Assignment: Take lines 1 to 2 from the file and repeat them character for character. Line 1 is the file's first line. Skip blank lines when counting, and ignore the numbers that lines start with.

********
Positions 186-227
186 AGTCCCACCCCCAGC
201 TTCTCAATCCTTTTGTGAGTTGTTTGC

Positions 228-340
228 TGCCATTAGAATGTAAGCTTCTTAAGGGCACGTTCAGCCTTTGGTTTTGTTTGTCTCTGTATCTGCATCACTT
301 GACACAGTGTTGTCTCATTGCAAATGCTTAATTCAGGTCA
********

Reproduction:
Positions 186-227
186 AGTCCCACCCCCAGC